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The End of an Empire

Posted June 19, 2018

On June 18, 1940, Winston Churchill gave his “finest hour” speech. This is how it ended:

What General Weygand called the Battle of France is over. I expect that the Battle of Britain is about to begin. Upon this battle depends the survival of Christian civilization. Upon it depends our own British life, and the long continuity of our institutions and our Empire. The whole fury and might of the enemy must very soon be turned on us. Hitler knows that he will have to break us in this Island or lose the war. If we can stand up to him, all Europe may be free and the life of the world may move forward into broad, sunlit uplands. But if we fail, then the whole world, including the United States, including all that we have known and cared for, will sink into the abyss of a new Dark Age made more sinister, and perhaps more protracted, by the lights of perverted science. Let us therefore brace ourselves to our duties, and so bear ourselves that, if the British Empire and its Commonwealth last for a thousand years, men will still say, “This was their finest hour.”

For a student of history, it would be hard to find a finer hour in the history of Britain. And yet the British Empire is a shadow of its former glory. Wars and the debt that accompanies war changes everything for the victors and the vanquished alike.

Pride Before the Fall

After World War II, victorious British politicians saw the United Kingdom as a first-class power that would rival the United States. Britain looked like a world power in terms of its navy and army. But it was all based on a mirage of debt.

According to the BBC:

John Maynard Keynes, the chief economic advisor to the new Labour Government, warned ministers in August 1945 that Britain's world role was a burden which '... there is no reasonable expectation of our being able to carry ...'

As he pointed out, the entire British war effort, including all her overseas military commitments, had only been made possible by American subsidies under the Lend-Lease programme. If the Americans stopped Lend-Lease, Britain would face a 'financial Dunkirk' - his words - unless Washington could be touched for a loan of $5 billion.

Keynes wrote that such a 'Dunkirk' would have to be met by: '... a sudden and humiliating withdrawal from our onerous responsibilities with great loss of prestige and the acceptance for the time being of the position of second-class Power, rather like the present position of France.'

History tells us that Briton squandered $4 billion in Marshall Plan money on keeping the dreams of empire alive while Germany rebuilt its factories and infrastructure. The U.K. had sought to revive the sterling and be the banker to the world. Yet, by the end of 1947, the U.S. dollar was ascendant, and the U.K. had wasted its money.

In 1949, the sterling devalued, caused by a balance of payments crisis. By the 1950s, new plants in Germany were about to start putting out millions of Volkswagen Beetles.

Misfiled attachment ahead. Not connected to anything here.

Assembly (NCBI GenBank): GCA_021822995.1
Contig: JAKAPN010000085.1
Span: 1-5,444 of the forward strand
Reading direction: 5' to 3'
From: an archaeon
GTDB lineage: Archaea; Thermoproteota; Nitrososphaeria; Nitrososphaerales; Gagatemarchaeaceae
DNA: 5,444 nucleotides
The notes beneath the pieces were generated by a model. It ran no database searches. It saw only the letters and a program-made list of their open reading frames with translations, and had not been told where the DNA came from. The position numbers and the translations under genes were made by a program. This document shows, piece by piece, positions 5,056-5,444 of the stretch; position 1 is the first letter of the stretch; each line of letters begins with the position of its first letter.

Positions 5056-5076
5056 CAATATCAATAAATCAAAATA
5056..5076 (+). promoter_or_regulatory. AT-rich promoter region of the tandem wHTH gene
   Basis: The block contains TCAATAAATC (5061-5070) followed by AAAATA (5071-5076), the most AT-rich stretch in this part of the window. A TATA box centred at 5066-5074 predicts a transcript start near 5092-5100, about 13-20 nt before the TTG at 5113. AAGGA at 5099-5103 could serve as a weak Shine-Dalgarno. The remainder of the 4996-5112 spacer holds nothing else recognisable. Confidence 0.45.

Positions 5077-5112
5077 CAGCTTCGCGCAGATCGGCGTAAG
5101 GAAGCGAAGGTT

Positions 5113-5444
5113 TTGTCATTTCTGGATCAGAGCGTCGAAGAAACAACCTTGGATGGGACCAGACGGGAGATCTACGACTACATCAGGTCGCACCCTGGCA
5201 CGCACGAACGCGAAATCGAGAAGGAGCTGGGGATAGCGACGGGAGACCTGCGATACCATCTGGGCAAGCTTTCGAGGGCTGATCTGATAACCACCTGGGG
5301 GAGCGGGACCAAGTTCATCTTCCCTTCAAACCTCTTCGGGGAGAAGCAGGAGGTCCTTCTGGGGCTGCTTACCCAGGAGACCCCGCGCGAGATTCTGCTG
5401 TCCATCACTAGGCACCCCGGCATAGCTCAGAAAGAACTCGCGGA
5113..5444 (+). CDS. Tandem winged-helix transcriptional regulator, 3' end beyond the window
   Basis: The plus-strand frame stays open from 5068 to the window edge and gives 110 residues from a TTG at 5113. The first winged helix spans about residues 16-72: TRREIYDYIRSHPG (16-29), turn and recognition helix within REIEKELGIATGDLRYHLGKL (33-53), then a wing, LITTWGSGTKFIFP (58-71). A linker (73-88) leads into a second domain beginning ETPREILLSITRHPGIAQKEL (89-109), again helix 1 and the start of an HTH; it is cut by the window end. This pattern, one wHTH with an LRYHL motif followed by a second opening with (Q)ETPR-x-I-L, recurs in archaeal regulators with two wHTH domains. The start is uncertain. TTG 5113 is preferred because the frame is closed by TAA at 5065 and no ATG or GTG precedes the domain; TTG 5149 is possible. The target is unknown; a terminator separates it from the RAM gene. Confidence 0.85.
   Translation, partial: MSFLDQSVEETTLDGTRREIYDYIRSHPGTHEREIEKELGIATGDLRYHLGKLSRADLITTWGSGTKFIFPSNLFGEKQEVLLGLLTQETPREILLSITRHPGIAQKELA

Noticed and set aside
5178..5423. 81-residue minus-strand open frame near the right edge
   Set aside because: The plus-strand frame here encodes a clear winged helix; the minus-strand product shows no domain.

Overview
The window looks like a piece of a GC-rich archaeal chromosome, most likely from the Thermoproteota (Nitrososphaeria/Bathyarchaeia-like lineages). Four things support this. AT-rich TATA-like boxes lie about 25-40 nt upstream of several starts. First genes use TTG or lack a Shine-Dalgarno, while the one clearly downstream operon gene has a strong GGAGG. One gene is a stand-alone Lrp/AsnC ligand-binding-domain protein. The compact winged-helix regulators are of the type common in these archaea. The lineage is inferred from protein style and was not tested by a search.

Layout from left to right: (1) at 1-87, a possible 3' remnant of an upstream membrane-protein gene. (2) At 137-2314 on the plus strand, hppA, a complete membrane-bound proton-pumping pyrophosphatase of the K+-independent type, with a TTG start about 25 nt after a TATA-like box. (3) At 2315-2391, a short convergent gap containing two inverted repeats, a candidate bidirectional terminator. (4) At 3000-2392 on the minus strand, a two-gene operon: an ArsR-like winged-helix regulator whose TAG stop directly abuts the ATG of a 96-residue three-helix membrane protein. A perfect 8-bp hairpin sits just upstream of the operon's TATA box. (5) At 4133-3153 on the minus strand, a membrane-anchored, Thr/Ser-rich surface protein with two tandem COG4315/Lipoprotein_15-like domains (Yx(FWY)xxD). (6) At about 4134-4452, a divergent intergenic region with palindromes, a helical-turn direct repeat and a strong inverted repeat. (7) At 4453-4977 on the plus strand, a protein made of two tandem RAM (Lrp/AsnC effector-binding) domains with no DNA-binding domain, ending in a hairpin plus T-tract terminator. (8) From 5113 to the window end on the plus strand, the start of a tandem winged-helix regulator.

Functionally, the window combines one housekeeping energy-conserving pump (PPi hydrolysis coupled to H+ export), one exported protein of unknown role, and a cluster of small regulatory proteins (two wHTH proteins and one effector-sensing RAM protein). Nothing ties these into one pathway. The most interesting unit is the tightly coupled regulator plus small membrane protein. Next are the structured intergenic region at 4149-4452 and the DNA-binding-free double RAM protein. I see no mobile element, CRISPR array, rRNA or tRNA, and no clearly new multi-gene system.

On a side note, the Americans offered the VW factory to the British to be dismantled and shipped to Britain in 1945. No British car manufacturer was interested. An official report included the phrases: "The vehicle does not meet the fundamental technical requirement of a motor-car... it is quite unattractive to the average buyer... To build the car commercially would be a completely uneconomic enterprise."

Creative Destruction

The U.K. in the post-war years missed the opportunity to reinvent itself for the new world because it was ingrained in the past. To use a business analogy, it was like Blockbuster and Netflix.

At one point, Netflix's CEO offered to sell out to Blockbuster for $50 million. But Blockbuster just couldn’t cannibalize cash flow of existing stores, though it must have known that the future of rental was online.

The U.S. is a global empire. We have over 800 bases around the world. There are 28,000 U.S. troops in South Korea alone. South Korea is the 11th largest economy in the world — surely it can pay for its own troops...

As a country, we owe more than $21 trillion and are growing that debt rapidly. This is happening at a time when the unemployment is low and GDP is expected to be 4% in the next quarter. We can’t reduce debt during the good times, and we will double it again when the next recession hits.  

The longer an empire lasts, the more entrenched the powers become, and the harder it becomes to deviate from course. In business, there is something called “opportunity cost,” which is defined as the loss of potential gain from other alternatives when one alternative is chosen. The VW Beetle and Netflix were just two examples.

The question is not "What will we lose by deviating from the status quo?" but "What have we given up by not?"

What is the price of empire?

All the best,

Christian DeHaemer Signature

Christian DeHaemer

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Since 1995, Christian DeHaemer has specialized in frontier market opportunities. He has traveled extensively and invested in places as varied as Cuba, Mongolia, and Kenya. Chris believes the best way to make money is to get there first with the most. Christian is the founder of Bull and Bust Report and an editor at Energy and Capital. For more on Christian, see his editor's page.

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